More recently in the media, we have seen terms such as “fat-shaming”, “thin-shaming”, and even women being mocked for their post-pregnancy bodies. I remember being teased in elementary school, called “flat as a board” for having no breasts. No one seems immune. I’m always left wondering, why do we feel the need to comment on a person’s body?

Most people are so unaware how their comments affect others. Sometimes the comment is innocent or even intended to be a compliment. Other times people think they are being helpful or some intend to be hurtful. Some people just don’t think before they speak. But because I work with people on the aftermath of repairing their relationship with food and body image, I see a great need to work on awareness and prevention.

Reasons not to comment on a person’s body:

1. We don’t know their situation.  A friend of mine went through a difficult time with her Dad slowly dying of cancer in the hospital. He couldn’t eat and was basically wasting away. As she was grieving, she had a hard time eating, ended up unintentionally losing a significant amount of weight and was not healthy. A few years later she ran into someone she did a yoga class with during that difficult time. The woman said to her “Are you not doing yoga anymore? Because you looked so good when we were doing that class.”

My friend’s first reaction was a mix of emotions from anger to hurt to grief. She herself knew she was much healthier now but the comments left a sting. Then it was like a flood of old disordered eating, body image, and dieting thoughts came over her.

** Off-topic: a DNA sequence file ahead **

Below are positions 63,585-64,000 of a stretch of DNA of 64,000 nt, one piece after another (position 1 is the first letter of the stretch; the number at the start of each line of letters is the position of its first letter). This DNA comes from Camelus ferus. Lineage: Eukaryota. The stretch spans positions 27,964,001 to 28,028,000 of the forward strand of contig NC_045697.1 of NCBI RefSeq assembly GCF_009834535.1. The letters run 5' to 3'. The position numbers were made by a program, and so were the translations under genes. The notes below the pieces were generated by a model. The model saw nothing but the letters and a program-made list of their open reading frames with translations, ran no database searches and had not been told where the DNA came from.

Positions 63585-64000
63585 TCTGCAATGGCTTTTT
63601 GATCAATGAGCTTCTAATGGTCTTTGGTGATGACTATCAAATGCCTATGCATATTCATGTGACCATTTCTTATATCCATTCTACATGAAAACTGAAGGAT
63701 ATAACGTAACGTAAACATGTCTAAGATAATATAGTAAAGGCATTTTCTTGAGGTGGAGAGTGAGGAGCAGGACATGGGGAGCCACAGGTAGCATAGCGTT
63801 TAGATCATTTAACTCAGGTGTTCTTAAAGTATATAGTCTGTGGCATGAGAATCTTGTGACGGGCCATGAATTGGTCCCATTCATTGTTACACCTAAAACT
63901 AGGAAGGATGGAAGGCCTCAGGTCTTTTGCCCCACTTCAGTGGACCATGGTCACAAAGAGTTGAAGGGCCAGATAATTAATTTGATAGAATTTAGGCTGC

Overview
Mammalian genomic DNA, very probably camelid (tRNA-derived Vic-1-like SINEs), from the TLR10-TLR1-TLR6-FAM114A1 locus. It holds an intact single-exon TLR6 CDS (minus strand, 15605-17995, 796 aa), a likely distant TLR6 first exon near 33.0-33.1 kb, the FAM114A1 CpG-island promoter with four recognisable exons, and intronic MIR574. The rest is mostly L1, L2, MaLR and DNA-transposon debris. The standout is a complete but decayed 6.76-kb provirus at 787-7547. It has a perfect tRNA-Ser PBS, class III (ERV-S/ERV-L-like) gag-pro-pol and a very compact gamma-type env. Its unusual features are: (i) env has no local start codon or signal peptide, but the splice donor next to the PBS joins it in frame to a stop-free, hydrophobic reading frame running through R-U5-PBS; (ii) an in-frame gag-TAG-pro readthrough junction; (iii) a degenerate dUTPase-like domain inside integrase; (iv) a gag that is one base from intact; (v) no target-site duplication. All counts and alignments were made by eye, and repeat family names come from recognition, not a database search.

We need to think about how our comments can really affect people’s well-being.

2. You can’t judge a person’s health by their size.  Our world needs to prioritize and value health over weight. People come in all shapes and sizes. Thinness does not equal health. Overweight and obese people can be healthier than thin people. Also, just because someone is skinny doesn’t mean they have an eating disorder and not all people with eating disorders look extremely thin.

For people with eating disorders, negative behaviors (ie. Restricting, binging and purging, etc.) can be reinforced by random people that tell them they are “looking good” when in reality they are extremely ill mentally and physically.

An eating disorder client that I was seeing who was severely malnourished, finally had reached a turning point and seemed motivated for recovery. A few days later, they bumped into an old friend they had not seen in a while, who to my horror said “Wow! You look amazing!” This client was left feeling so confused and frustrated – it took a long time before they could get back on track with recovery.